Mission to ICoast "when the time is right", says ICC
The office of the prosecutor of the International Criminal Court said Thursday it would send a mission to Ivory Coast "when the time is right" for a preliminary probe of post-election violence.
"We will send a mission to the Ivory Coast when the time is right, at the invitation of the Ivorian authorities or with their authorisation," an official in the prosecutor's office told AFP on condition of anonymity.
Earlier, the country's internationally recognised election winner Alassane Ouattara told France's Europe 1 radio that an ICC mission could arrive within days to probe what he described as a campaign of rape and murder masterminded by President Laurent Gbagbo.
"I have already written to the Secretary General of the United Nations to ask that the International Criminal Court send an investigating mission to Ivory Coast and I'm told that this will be done in the coming days," Ouattara said from his blockaded hotel headquarters in Abidjan.
Ouattara is the widely acknowledged victor of November 28 presidential elections, but Gbagbo, in power for over a decade, has refused to step down.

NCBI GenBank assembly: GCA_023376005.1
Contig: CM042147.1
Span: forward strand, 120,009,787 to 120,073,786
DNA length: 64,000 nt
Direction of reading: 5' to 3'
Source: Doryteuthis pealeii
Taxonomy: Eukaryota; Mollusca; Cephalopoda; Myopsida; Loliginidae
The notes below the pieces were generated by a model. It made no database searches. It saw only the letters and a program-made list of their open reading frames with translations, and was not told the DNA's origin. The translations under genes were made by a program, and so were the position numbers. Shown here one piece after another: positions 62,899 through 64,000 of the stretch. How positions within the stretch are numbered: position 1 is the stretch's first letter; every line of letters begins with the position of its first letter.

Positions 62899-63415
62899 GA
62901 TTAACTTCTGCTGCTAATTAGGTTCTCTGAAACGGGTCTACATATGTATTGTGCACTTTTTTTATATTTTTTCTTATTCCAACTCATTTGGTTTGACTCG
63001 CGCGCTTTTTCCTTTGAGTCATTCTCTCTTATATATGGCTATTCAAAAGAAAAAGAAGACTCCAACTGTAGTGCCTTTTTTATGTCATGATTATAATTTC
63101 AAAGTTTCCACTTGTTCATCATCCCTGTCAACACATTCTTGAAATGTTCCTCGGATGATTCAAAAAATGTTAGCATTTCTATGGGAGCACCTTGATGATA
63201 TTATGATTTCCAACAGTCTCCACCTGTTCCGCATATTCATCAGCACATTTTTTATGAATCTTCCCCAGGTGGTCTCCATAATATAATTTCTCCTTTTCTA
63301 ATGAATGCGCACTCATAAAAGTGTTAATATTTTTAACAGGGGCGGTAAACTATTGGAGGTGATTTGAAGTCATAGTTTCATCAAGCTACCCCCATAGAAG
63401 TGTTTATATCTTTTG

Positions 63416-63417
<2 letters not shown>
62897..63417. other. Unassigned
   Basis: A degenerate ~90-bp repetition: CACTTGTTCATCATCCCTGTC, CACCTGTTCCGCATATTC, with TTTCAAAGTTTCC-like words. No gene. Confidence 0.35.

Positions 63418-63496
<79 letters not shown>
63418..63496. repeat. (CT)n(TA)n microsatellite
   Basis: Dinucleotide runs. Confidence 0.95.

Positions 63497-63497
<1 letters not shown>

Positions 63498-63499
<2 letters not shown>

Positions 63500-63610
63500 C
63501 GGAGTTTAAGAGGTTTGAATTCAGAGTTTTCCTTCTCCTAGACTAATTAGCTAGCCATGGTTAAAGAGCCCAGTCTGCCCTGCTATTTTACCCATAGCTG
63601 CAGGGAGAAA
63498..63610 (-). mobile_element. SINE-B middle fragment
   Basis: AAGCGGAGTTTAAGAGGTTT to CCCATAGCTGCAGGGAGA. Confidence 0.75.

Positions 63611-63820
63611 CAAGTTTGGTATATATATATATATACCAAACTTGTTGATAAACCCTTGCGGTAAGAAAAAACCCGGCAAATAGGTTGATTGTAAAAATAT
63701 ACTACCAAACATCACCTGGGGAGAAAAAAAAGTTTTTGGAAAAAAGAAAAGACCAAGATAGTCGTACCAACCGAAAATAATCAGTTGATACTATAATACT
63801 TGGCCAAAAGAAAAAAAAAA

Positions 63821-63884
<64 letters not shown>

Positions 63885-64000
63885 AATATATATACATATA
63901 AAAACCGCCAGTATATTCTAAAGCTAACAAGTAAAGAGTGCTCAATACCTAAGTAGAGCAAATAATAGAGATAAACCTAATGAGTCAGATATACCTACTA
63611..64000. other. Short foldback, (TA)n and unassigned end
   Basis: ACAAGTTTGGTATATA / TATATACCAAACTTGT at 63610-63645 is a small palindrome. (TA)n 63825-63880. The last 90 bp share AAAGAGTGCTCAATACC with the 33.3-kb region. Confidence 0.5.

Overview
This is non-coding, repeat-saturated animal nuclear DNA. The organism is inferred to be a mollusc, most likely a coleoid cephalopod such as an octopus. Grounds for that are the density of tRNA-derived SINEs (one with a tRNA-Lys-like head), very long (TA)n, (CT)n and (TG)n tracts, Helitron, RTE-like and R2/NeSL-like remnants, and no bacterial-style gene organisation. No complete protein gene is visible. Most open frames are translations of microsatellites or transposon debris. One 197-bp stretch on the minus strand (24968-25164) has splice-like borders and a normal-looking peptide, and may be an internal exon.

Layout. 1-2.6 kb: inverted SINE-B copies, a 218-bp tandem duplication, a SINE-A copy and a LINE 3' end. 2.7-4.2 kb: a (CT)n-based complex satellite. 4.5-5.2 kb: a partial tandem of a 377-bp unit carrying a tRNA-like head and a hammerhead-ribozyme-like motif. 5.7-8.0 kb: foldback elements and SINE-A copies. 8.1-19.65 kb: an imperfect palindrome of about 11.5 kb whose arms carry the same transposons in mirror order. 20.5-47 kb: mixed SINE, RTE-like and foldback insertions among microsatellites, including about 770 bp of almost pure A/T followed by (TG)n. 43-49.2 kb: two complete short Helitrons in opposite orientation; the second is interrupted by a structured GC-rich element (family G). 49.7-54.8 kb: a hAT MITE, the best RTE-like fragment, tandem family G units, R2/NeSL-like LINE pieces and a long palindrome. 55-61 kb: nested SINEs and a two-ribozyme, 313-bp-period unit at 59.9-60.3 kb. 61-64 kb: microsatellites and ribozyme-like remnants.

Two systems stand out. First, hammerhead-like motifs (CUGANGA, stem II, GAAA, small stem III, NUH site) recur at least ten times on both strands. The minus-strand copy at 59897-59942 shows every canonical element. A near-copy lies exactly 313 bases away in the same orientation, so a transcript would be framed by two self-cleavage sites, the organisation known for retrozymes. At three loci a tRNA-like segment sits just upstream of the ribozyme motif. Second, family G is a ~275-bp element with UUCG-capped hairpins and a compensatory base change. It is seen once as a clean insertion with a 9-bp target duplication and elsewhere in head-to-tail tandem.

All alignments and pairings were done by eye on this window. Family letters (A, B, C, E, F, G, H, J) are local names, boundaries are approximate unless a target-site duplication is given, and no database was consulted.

The United Nations says 210 people have been killed in the country since mid-December as fears of civil war escalate.
Last month, ICC prosecutor Luis Moreno-Ocampo warned that he would prosecute those responsible for any deadly violence in the Ivory Coast.
The Ivory Coast is not a signatory of the ICC's founding Rome Statute, one prerequisite for jurisdiction.
But in 2003, Gbagbo voluntarily recognised the court's authority over crimes committed after September 2002, when he was the target of a failed coup.
A preliminary investigation opened by the prosecutor at the time "continues and includes recent events," the official said.
Such preliminary probes seek to establish whether crimes within the jurisdiction of the court -- war crimes, crimes against humanity and genocide -- were committed.
© 2011 AFP